Tag Archives: Laboratory of Biochemistry and Molecular Biology
The expression of about three-quarters of a cell’s active genes is controlled by a process in which the DNA-transcribing enzyme hesitates before going to work. Experiments have identified the complex of proteins that helps restart this enzyme when it stalls, and so helped to explain how some promising cancer drugs work. More »
In some cases of acute myeloid leukemia, a mutant protein is known to cause dramatic changes in gene expression. Now researchers have identified a second protein with similar function that plays an even broader role in the disease. More »
Marraffini, who studies the adaptive immune systems, known as CRISPR-Cas systems, found in some bacteria and used in genome editing, has won the Earl and Thressa Stadtman Scholar Award. Meanwhile, Robert Roeder, who investigates the mechanisms that regulate transcription, the process by which genes are copied into RNA, is the recipient of the Herbert Tabor Research Award.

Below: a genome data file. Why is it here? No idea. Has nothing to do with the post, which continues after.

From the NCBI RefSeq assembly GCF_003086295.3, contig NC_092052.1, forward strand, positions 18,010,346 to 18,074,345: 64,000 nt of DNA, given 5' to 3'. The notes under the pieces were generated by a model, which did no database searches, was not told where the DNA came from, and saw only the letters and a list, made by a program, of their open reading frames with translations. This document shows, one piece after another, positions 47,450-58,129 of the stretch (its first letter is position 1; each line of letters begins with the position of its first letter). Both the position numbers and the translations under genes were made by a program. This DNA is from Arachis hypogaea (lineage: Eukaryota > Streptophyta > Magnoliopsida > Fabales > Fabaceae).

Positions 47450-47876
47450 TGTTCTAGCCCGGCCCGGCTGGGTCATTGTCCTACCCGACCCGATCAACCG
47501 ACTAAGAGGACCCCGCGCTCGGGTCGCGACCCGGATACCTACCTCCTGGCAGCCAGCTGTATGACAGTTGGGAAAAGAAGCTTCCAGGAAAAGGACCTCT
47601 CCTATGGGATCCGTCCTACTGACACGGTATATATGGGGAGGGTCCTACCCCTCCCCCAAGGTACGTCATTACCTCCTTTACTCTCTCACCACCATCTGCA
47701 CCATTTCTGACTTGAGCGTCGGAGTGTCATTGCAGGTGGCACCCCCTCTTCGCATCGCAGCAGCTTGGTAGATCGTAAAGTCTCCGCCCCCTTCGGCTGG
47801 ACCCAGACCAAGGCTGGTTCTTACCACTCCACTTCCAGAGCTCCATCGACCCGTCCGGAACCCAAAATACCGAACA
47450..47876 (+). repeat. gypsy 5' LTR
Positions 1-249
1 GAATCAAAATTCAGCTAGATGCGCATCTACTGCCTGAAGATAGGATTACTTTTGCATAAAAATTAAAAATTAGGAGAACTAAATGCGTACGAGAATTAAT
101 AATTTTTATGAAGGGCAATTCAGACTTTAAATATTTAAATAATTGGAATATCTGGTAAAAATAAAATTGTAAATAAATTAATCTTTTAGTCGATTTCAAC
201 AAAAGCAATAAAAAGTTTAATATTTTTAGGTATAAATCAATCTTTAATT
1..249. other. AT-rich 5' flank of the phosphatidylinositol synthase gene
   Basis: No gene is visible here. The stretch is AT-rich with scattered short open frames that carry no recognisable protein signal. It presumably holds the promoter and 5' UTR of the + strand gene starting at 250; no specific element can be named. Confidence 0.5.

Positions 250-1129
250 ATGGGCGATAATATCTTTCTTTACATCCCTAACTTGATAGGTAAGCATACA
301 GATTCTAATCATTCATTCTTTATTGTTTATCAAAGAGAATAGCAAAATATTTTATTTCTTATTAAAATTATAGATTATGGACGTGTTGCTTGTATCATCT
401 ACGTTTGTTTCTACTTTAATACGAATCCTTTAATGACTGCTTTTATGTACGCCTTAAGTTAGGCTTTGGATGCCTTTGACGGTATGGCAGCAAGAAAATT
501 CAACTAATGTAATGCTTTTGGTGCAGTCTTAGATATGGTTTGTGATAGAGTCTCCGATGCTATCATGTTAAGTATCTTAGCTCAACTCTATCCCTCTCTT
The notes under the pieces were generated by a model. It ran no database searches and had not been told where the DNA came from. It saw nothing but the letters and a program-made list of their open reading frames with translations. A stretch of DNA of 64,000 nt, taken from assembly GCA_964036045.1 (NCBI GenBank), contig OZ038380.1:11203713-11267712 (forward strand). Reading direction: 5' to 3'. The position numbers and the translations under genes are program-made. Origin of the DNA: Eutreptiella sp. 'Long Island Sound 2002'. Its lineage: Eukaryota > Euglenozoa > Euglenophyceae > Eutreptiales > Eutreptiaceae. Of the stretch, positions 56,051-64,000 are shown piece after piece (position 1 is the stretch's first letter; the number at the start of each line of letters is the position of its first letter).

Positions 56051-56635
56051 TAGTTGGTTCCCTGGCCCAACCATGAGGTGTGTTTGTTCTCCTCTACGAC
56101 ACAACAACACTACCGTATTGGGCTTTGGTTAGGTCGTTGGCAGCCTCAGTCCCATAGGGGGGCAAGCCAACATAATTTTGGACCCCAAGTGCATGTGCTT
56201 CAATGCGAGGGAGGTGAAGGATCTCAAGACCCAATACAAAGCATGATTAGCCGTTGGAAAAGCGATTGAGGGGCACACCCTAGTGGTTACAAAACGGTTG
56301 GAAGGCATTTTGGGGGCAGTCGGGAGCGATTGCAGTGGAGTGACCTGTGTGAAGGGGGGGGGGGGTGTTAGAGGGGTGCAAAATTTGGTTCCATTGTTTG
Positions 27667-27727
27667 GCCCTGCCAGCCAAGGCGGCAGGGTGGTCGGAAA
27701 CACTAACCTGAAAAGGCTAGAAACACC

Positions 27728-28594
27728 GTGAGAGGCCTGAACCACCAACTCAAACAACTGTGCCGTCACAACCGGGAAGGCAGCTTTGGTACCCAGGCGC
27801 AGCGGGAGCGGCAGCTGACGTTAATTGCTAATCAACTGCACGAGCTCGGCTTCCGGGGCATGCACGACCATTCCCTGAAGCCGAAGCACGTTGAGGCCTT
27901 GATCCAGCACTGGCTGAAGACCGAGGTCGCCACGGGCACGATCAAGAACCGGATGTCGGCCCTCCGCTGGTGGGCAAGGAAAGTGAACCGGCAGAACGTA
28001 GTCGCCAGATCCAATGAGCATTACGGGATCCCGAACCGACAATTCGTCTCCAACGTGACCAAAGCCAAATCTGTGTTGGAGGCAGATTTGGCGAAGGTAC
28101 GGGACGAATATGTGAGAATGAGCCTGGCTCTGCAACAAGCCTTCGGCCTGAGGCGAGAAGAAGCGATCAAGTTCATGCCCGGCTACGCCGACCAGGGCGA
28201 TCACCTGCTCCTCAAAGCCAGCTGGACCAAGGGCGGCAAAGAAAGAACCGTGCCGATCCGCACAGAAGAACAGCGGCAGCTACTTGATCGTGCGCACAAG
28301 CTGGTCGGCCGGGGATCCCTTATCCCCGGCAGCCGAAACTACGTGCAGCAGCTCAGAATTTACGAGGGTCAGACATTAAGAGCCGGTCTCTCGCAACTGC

Praised as “towering figures” in cell research, the scientists are being recognized for helping to define how cells grow, replicate, and become specialized, and in turn giving medical professionals and researchers the tools to improve health and combat diseases. James E. Darnell Jr., head of the Laboratory of Molecular Cell Biology, and Robert G. Roeder, head of the Laboratory of Biochemistry and Molecular Biology, will share the $500,000 prize from the 12th annual award, given at a May 11 ceremony in Albany, NY.
Robert G. Roeder, head of the Laboratory of Biochemistry and Molecular Biology, will receive the Salk Institute’s Medal for Research Excellence for his contributions to the understanding of RNA synthesis in animal cells. More »
In muscle, a protein called MED1 normally suppresses a genetic program that holds in check certain energy expenditure pathways. But when Rockefeller University scientists removed this gene in mice, a number of genes that are usually suppressed were activated, suggesting that targeting the Med1 gene could provide new therapeutical approaches to treating such metabolic diseases as obesity and diabetes. More »